We take a brief break from Olympics previews and Super Bowl hype to talk about a tennis match that’s going to be played on Friday morning at 3:30 a.m. ET in Australia between two rapidly aging tennis players. Why is this worth breaking into our regularly scheduled programming? Because for almost 14 years, since the first time they played, Roger Federer and Rafael Nadal have been the most compelling personal rivalry in sports and there’s a chance that this could be the last time they play until they’re both on the senior exhibition tour. So grab your television remote, program your DVR for ESPN at 3:30 a.m.. Don’t make any mistake about it — delete some stuff, add an hour or two to the scheduled end time, and make sure nothing else supersedes it. Then figure out how to call out of work on Friday.
What’s so Great About their Rivalry
[Editor’s note — I wrote another post about Nadal and Federer way back in 2011. It’s still available here.]
There’s many factors that play into a rivalry. One is the consistent excellence of both players in comparison to the rest of their competition. During the heart of their careers, from 2003 to 2011, Federer or Nadal won 26 of 32 grand slam (Australian Open, French Open, Wimbledon, or the U.S. Open) tournaments. More impressive in a way is that for their careers, all but three of their losses in Grand Slam finals have been to each other. From 2005 through 2010 either Nadal or Federer was the number one tennis player in the world and the other was second.
As remarkable as those numbers are, they are augmented by the ease with which Nadal and Federer’s rivalry can be translated into narratives. Federer is almost five years older and was established as the number one tennis player in 2004. For three years beginning in 2005, Nadal sat in the number two spot. Able to surpass all his other competition but not Federer. Then in 2008, the younger Nadal finally overtook Federer. Time takes its toll on everyone, right? Not so fast — Federer battled back to be number one in 2009, only to have it stolen back by Nadal in 2010. The story would have been great if it had just been “younger great player overtakes older great player” but the back and forth, the rallies by each player that mimic the rallies within a tennis match, make it epic.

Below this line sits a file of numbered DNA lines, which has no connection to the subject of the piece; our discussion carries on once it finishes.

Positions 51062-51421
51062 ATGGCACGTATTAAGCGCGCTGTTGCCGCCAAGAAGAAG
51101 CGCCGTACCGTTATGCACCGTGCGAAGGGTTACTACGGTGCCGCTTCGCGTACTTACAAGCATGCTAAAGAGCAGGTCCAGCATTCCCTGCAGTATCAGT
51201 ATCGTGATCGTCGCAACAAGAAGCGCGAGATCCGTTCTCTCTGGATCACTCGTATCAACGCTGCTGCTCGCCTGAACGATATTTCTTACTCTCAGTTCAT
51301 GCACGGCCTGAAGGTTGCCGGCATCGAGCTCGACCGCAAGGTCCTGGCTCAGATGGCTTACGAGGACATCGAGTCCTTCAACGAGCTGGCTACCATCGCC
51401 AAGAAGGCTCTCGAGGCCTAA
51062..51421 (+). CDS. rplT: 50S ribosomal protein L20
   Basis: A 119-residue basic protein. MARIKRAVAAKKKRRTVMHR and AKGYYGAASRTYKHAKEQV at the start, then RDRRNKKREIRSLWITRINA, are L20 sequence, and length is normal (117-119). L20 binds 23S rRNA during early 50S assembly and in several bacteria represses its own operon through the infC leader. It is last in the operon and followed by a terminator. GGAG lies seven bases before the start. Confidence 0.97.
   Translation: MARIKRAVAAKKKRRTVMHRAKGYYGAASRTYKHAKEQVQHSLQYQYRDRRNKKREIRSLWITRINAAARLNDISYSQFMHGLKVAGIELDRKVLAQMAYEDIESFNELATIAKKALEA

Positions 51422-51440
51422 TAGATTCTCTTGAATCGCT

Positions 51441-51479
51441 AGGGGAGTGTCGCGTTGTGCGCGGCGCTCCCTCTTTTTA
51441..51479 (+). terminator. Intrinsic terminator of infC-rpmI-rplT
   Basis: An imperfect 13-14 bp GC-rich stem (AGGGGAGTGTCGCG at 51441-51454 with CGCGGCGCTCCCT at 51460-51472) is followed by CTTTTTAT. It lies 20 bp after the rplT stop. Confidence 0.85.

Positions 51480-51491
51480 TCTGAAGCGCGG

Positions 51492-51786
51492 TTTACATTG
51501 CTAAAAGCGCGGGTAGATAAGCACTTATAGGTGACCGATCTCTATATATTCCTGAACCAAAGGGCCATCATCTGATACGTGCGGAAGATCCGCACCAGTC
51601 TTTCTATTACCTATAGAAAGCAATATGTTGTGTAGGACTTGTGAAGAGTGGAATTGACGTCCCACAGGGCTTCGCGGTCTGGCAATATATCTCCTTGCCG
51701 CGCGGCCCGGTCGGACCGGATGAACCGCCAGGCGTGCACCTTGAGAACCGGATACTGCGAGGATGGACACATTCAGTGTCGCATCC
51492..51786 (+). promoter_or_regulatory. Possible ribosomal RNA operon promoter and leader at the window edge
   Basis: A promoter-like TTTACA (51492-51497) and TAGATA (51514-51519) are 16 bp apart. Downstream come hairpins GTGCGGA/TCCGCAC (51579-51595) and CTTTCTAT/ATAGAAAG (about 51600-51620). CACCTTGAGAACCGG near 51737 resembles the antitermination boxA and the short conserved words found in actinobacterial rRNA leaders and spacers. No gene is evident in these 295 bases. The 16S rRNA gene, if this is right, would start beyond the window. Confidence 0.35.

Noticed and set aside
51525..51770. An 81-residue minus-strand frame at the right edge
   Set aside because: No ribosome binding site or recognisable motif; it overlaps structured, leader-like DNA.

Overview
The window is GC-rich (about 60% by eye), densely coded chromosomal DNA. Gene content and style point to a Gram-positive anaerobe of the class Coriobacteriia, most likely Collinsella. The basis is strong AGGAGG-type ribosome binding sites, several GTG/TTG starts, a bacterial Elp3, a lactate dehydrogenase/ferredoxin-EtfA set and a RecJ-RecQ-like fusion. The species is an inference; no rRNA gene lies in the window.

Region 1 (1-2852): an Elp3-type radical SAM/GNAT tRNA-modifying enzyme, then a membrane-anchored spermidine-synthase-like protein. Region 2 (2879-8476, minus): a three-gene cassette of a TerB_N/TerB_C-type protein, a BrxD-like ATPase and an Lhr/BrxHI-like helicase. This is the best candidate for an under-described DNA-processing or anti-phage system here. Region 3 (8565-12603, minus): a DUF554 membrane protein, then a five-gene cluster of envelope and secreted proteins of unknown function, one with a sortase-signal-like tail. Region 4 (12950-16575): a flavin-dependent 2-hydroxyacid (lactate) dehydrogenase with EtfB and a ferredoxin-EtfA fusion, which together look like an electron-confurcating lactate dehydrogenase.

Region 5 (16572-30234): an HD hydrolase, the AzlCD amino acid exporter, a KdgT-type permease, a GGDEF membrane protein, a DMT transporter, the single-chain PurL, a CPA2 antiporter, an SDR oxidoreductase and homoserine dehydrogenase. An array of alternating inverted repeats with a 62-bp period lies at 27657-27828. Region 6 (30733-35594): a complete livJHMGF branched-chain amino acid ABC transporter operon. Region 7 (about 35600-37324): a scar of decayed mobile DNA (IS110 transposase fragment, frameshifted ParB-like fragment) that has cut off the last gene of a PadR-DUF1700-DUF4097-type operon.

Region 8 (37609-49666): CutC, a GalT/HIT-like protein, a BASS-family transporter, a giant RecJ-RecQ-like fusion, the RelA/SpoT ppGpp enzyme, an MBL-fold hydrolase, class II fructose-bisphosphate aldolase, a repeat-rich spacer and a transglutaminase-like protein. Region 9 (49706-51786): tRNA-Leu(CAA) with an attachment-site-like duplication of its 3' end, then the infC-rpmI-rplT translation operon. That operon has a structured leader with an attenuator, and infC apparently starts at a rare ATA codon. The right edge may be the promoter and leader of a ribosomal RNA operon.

Epic too is the stylistic clash between the two players. Federer is often described as a magician. When he is at his best, he makes creative, surprising shots that no one else would think of, much less have the ability to make; and he makes them seem effortless. Nadal is his natural opposite. He’s a fierce competitor who wears his opponents down by taking their best shots and returning them faster and harder than they were hit. Federer is right handed, Nadal is left handed. Federer dresses himself like the tennis royalty he is, replete with golden insignias and elegant tennis bags. Nadal favors neon colors, sleeveless shirts, and at one point in his career, capris. Federer projects calm and control on the court. Nadal is all furious grunts and obsessive compulsive pre-serve routines.
Although it used to be common, Federer and Nadal have only played each other twice in grand slam tournaments since 2009. This Friday will be the third time in the last five years and there’s a chance it could be the last. Federer is 32 years old, which is quite old for a tennis player to be competitive. Nadal is only 27 but has been hampered by serious knee injuries in the last few years. It’s definitely a “fourth-quarter” competition towards the end of their rivalry. This only makes it more compelling to me. I love it when two players who have such history with each other play. There’s a sentimentality, a respect between the players that is rare; and a deep seeded hatred. Regardless of what they say in public, while they are still playing, these guys want to beat no one more than the other. That this might be their last significant meeting only brings the magnifying glass down a little closer. And based on the weather in Australia these days, things could get pretty hot!